This Surrey village is located 700 feet above sea level just within the M25, southeast of London. Situated high on the North Downs between Oxted and Warlingham, it is a village of 2,326 inhabitants (according to the Office for National statistics 2001 census).
The village lay within the Anglo-Saxon administrative division of Tandridge hundred.
Woldingham appears in Domesday Book of 1086 as Wallingeham. It was held by John from Richard Fitz Gilbert. Its domesday assets were: 1 hide. It had 4 ploughs. It rendered 1.
It is home to one of the smallest churches in the country – St. Agatha’s (it only seats 40 but it served as Parish Church of Woldingham until 1934 and is still in regular use). It was first mentioned in 1270, and it is the county’s smallest church with dimensions of 30 ft 3 in by 20 ft 2 in (9.2 by 6.1 m), and at 797 ft (243 m) above sea level is the third highest old parish church in Surrey. The Croydon and East Grinstead line was opened in 1884 and a long tunnel was built to take it under the village. There is a small parade of shops (known as The Crescent) in the centre of the village next to St Paul’s Church, which was constructed in 1933 and there is an impressive view over Oxted and The Weald from the edge of the chalk pits. There is a train station, tennis courts as well as two golf clubs (Woldingham and North Downs).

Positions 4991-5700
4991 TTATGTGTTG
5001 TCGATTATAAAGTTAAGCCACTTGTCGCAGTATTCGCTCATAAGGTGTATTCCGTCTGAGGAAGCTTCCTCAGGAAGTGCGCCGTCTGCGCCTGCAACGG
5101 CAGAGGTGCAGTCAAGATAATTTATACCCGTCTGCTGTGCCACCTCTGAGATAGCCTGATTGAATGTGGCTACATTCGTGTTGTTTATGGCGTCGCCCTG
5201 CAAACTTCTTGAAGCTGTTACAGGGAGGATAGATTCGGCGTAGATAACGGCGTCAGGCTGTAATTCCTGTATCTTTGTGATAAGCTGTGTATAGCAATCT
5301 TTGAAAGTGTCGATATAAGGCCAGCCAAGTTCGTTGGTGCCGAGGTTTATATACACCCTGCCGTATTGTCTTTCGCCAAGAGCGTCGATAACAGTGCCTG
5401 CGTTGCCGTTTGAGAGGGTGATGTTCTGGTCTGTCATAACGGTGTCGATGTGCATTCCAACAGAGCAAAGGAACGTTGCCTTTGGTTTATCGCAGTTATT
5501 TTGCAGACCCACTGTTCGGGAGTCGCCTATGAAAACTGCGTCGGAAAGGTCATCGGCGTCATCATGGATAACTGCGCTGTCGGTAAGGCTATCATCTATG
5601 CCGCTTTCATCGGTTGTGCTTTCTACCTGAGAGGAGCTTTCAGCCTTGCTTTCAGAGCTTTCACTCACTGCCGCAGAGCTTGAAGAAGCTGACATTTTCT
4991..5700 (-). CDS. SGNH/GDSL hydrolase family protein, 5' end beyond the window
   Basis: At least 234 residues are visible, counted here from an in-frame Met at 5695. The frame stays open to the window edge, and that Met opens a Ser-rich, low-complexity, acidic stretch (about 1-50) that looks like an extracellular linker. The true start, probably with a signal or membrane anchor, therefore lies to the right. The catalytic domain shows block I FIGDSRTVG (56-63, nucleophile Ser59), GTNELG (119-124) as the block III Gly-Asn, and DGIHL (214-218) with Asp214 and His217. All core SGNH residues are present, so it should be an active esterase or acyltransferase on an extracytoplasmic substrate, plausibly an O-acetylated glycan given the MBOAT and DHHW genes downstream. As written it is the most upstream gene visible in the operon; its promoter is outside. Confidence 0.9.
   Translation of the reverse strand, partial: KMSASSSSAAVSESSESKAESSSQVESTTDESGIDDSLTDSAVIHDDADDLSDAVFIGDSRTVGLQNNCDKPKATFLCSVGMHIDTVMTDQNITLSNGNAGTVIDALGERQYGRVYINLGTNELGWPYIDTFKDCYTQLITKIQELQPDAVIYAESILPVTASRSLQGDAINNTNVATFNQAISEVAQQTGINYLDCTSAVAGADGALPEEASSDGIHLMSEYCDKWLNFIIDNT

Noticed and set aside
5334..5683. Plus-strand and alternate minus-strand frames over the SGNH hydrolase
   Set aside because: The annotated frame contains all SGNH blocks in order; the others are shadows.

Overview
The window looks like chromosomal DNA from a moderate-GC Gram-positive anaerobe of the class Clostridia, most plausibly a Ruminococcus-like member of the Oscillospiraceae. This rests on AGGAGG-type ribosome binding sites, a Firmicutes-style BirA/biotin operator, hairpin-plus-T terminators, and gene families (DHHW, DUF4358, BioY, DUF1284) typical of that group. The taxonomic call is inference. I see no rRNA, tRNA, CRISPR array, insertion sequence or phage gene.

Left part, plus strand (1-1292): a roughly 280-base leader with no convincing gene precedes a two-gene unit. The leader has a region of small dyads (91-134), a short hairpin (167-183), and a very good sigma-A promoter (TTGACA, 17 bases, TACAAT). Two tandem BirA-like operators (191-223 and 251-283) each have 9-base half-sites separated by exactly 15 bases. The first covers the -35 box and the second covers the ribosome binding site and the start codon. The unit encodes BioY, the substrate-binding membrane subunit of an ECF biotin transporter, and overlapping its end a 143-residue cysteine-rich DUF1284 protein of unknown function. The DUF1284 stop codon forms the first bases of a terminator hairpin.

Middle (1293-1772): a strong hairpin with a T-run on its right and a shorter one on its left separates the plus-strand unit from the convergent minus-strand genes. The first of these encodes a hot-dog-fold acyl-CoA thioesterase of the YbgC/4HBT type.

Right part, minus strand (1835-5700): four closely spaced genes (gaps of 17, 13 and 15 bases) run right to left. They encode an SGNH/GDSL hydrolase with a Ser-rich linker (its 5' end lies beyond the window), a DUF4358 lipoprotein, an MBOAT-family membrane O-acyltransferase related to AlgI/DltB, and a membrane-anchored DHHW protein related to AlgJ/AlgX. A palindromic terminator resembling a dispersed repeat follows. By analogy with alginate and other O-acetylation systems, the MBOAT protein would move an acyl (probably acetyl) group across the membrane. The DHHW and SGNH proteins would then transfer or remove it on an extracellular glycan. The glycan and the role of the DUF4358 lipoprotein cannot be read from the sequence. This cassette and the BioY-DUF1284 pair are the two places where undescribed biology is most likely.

From the nearby areas of high ground impressive views can be enjoyed – and from some places one can see as far as the Chilterns. The Marden Estate once owned much of the area and Marden Park (now Woldingham School) still stands in extensive grounds in the valley alongside the railway line.
The Garden Village is a former Army Camp. The bungalow called “Funny Neuk” was home to the Czechoslovak military intelligence radio station from 1940 to 1942, and was used for the communications for the assassination of Reinhard Heydrich. In 1942 the radio station later moved to Hockliffe, near Dunstable in Bedfordshire.